Allergy to hen's egg is common in infancy and childhood. Oral food challenges are often required to diagnose egg allergy, because of the limitation in the diagnostic accuracy of skin test and specific IgE to egg white. New molecular diagnostic technologies have been recently introduced into allergological research. In this article, we will review the recent literature regarding the potential value of these tests for the clinical management of egg-allergic patients.
Component-resolved diagnosis that can be combined with the microarray technology is promising as measurement of specific IgE antibodies to individual egg white components has been shown to predict different clinical patterns of egg allergy. Specific IgE to ovomucoid has been identified as a risk factor for persistent allergy and could indicate reactivity to heated egg. Ovomucoid and ovalbumin IgE and IgG4-binding epitope profiling could also help distinguish different clinical phenotypes of egg allergy. Particularly, egg-allergic patients with IgE antibodies reacting against sequential epitopes tend to have more persistent allergy.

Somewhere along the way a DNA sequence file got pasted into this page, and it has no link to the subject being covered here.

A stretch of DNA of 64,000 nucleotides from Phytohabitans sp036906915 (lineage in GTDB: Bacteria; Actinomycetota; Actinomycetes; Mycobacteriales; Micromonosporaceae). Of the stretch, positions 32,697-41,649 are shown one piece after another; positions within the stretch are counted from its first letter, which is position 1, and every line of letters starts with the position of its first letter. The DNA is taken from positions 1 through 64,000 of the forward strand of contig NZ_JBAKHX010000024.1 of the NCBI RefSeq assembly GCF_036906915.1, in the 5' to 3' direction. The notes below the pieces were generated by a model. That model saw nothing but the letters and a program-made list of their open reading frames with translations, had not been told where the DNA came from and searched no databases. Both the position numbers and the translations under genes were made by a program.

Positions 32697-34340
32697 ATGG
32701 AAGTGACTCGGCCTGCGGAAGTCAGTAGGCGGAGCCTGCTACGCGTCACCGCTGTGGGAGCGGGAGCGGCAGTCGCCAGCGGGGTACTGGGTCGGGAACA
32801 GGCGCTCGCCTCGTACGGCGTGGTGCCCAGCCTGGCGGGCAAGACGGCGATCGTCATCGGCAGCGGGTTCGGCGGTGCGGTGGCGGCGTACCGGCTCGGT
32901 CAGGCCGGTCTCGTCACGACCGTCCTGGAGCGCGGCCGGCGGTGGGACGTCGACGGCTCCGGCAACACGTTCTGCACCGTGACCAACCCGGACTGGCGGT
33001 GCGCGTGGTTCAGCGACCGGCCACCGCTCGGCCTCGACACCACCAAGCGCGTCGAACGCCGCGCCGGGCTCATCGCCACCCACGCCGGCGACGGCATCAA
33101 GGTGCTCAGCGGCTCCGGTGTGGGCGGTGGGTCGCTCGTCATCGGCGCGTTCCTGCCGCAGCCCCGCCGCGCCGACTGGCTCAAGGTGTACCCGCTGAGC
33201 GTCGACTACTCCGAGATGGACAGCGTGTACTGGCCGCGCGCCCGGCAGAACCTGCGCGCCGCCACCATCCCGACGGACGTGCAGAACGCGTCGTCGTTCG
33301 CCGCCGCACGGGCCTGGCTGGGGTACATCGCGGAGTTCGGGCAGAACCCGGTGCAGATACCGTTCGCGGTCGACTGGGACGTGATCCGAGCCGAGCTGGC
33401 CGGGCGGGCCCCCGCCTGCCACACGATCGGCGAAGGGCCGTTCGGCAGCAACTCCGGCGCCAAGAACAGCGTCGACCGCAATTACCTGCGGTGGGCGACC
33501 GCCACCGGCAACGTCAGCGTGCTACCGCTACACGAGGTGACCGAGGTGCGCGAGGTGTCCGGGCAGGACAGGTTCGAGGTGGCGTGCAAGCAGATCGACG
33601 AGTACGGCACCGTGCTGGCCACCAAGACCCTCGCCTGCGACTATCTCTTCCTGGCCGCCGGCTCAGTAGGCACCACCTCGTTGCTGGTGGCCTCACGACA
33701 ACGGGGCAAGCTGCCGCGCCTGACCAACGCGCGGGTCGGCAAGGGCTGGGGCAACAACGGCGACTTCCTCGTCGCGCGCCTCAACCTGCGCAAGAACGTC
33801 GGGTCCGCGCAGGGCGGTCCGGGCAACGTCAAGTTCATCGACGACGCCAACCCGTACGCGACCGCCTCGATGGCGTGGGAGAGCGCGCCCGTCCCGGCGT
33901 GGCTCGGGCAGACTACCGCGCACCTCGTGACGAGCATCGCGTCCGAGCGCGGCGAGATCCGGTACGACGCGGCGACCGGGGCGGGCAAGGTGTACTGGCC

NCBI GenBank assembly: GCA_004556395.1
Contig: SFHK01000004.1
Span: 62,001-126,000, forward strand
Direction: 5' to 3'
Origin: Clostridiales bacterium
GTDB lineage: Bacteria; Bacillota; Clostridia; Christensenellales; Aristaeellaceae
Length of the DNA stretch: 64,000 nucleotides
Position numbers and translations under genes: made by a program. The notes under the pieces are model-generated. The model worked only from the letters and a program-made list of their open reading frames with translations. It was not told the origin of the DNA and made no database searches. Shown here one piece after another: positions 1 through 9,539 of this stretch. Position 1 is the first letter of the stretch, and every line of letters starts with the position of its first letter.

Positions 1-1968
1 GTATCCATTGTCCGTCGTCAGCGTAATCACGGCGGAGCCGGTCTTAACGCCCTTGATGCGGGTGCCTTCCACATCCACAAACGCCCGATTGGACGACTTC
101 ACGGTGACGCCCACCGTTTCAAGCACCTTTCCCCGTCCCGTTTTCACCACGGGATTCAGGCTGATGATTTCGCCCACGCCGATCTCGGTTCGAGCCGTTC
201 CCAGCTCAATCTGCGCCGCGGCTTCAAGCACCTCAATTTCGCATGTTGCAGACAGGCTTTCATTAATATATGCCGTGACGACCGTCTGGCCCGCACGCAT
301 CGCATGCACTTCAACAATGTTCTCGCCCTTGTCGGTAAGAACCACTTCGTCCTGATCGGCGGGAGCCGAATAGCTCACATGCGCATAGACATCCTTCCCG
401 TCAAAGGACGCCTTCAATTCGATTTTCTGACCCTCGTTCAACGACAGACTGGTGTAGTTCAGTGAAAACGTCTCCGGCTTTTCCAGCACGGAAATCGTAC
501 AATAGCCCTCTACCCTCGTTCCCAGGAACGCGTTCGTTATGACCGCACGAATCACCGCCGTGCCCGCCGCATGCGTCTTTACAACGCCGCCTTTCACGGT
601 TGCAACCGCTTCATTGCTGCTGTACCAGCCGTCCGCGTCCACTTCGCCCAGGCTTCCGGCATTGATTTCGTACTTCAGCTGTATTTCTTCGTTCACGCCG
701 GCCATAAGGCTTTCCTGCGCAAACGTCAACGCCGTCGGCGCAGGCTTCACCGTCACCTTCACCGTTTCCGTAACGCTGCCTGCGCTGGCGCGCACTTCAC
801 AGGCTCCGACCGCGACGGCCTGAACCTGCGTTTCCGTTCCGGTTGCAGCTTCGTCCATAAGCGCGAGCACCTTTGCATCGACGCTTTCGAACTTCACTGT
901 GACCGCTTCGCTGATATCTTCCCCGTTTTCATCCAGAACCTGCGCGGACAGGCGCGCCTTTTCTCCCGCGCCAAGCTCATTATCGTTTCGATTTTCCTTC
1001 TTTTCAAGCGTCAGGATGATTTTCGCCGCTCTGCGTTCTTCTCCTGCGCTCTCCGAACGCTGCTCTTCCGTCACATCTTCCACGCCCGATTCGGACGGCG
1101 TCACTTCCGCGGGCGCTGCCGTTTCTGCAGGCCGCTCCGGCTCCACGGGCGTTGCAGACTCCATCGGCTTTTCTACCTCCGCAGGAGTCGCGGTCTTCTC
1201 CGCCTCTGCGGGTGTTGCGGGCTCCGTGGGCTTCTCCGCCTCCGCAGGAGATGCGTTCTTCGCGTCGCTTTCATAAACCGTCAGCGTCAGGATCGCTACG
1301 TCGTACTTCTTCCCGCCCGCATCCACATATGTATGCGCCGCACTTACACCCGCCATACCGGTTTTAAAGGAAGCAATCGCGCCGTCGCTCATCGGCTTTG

Using recombinant allergens, IgE-binding epitopes, and microarrays, molecular-based technologies show promising results. However, none of these tests is ready to be used in clinical practice and oral food challenge remains the standard for the diagnosis of egg allergy.
aJaffe Food Allergy Institute, Department of Pediatrics, Division of Allergy and Immunology, Mount Sinai School of Medicine, New York, USA
bUniversity Hospitals of Geneva and Medical School of the University of Geneva, Department of Child and Adolescent, Geneva, Switzerland
cDepartment of Pediatrics, The Second Teaching Hospital, Fujita Health University, Nagoya, Japan
Correspondence to Anna Nowak-Węgrzyn, MD, Department of Pediatrics, Division of Allergy and Immunology, Mount Sinai School of Medicine, Box 1198, New York City, NY 10029, USA Tel: +1 212 241 5548; fax: +1 212 426 1902; e-mail: firstname.lastname@example.org